WHO THEY ARE: In late 2007, Hillary Clinton’s data team noticed a peculiar trend coming out of Iowa: The numbers coming in from volunteer phone banks consistently overstated Clinton’s support when compared to the numbers coming in from the paid call centers the campaign also used to identify voters. One of Clinton’s analysts concluded that part of the problem might be exuberant volunteers overestimating a voter’s potential support—so you’re saying there’s a chance? But the bigger takeaway was that voters don’t always want to be honest with someone on the other end of the phone about their preference. The easiest way to let a canvasser down easy: claim you’re undecided when you’re not. And while the Democratic caucuses require attendees to declare their preference in public, Republicans vote by secret ballot—so it’s easy for a voter to keep a choice private throughout the process.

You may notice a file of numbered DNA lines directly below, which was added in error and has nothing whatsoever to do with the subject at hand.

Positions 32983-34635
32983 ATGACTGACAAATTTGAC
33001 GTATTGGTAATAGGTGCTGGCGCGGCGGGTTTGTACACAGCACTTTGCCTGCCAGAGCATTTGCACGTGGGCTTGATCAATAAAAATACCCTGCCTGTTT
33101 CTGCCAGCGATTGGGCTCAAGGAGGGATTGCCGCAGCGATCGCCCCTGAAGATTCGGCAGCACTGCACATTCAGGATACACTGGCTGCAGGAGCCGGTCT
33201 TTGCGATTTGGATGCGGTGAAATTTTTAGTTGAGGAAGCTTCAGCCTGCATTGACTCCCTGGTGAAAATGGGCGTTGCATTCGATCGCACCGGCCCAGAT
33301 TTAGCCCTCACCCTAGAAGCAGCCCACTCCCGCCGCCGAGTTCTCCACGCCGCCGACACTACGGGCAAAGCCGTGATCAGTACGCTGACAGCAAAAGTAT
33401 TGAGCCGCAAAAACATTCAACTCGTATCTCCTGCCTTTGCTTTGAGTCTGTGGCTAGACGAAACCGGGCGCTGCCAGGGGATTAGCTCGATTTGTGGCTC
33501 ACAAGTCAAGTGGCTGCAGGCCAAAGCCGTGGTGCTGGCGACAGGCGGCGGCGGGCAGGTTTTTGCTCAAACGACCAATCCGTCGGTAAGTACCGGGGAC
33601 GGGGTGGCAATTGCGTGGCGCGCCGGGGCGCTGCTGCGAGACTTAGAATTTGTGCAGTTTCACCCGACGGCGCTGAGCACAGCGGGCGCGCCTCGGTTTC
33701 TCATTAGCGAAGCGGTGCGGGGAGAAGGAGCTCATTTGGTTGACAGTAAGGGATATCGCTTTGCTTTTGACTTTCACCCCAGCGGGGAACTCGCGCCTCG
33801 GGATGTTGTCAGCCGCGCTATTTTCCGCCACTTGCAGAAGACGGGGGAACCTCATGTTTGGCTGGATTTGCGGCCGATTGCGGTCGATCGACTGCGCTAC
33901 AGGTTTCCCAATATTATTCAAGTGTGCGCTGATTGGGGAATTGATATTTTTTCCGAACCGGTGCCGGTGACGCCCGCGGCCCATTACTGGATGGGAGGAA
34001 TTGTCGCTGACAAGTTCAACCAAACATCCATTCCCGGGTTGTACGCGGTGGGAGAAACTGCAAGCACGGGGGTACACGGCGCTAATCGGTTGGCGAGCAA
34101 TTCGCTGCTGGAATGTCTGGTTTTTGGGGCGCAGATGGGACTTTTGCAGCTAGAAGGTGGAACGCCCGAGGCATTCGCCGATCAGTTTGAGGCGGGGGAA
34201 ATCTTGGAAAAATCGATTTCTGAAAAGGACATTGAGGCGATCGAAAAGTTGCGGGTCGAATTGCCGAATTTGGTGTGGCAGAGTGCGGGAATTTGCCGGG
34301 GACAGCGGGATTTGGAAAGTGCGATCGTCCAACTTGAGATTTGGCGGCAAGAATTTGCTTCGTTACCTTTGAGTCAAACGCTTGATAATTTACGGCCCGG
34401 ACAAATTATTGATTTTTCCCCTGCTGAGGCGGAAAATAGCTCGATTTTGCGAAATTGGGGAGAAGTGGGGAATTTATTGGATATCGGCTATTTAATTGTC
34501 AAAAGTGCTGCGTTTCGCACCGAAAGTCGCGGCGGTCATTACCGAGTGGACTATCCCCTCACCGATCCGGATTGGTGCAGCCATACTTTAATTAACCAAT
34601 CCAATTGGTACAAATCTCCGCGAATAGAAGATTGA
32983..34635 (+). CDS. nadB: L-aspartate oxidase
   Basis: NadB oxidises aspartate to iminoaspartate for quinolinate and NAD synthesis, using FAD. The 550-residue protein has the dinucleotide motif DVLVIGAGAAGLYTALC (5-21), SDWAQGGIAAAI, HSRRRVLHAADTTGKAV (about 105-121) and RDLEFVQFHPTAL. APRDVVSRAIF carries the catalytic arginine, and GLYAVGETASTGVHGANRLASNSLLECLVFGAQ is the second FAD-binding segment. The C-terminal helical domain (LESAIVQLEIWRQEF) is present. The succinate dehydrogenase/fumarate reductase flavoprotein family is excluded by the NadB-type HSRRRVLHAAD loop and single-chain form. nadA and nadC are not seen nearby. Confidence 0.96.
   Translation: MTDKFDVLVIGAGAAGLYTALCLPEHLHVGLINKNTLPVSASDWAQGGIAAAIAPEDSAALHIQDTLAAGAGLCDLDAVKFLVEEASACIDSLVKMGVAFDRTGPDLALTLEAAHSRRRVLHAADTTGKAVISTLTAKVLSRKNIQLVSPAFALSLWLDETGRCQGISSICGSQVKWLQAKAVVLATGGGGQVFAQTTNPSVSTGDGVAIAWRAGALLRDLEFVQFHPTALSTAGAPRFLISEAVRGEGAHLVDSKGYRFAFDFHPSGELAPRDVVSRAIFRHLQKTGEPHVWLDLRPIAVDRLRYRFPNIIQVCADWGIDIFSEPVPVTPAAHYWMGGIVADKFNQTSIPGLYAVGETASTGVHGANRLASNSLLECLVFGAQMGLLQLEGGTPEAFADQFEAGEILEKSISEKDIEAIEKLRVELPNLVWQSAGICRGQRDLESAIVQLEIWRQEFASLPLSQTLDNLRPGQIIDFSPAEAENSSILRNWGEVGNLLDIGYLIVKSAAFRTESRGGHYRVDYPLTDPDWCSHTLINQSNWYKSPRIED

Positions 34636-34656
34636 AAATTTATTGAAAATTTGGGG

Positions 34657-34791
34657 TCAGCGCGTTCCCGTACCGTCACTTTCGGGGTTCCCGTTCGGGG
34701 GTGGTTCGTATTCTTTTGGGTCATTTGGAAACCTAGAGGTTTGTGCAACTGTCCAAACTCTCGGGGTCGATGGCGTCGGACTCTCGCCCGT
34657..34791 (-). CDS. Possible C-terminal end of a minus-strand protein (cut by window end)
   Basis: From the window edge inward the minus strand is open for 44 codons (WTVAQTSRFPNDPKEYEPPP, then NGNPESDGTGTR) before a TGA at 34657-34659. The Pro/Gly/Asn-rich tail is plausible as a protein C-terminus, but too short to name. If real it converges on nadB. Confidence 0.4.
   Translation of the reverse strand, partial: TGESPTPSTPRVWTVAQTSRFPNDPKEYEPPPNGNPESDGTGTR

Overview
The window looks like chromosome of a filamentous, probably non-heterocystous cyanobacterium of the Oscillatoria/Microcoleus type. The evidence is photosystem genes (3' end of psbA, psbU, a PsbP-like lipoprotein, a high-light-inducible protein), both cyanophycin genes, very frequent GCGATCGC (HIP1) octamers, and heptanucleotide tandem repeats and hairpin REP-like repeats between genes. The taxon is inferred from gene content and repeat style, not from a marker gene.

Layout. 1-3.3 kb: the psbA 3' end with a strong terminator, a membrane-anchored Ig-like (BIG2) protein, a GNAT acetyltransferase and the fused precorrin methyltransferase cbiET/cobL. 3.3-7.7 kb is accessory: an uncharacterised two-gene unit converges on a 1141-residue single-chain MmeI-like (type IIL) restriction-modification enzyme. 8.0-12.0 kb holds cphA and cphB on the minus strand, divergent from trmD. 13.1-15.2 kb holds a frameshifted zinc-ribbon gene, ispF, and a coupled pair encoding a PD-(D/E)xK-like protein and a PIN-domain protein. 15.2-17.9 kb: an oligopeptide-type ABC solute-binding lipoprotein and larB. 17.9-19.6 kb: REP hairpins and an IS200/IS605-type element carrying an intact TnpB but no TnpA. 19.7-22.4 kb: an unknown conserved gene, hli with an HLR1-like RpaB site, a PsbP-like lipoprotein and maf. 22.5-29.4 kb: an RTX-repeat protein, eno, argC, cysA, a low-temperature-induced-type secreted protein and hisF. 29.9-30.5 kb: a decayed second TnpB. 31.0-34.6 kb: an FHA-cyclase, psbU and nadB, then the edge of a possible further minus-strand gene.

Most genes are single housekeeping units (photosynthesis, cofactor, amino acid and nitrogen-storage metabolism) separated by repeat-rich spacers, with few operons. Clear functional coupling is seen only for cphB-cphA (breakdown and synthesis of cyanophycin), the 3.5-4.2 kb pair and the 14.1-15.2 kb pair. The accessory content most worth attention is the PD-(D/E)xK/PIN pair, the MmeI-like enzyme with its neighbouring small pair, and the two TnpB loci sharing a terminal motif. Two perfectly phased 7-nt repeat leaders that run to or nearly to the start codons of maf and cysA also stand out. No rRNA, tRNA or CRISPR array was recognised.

WHAT CAMPAIGNS ARE DOING WITH THEM: Some campaigns automatically adjust their predictive models to discount volunteer contact compared to paid calls. (In Iowa and elsewhere, Republicans have traditionally been far more reliant on paid calls than volunteers.) But if a voter is hiding behind “undecided,” there’s not much you can do to find that out—or change their mind.

MEET ONE: “They’ve all been calling me. One asked if I knew who I was supporting. I said no, and they ended the call … I’ve finally made up my mind, but I’m not willing to say.” —Dave Roederer of Johnston, director of Iowa Department of Management and John McCain’s 2008 Iowa chairman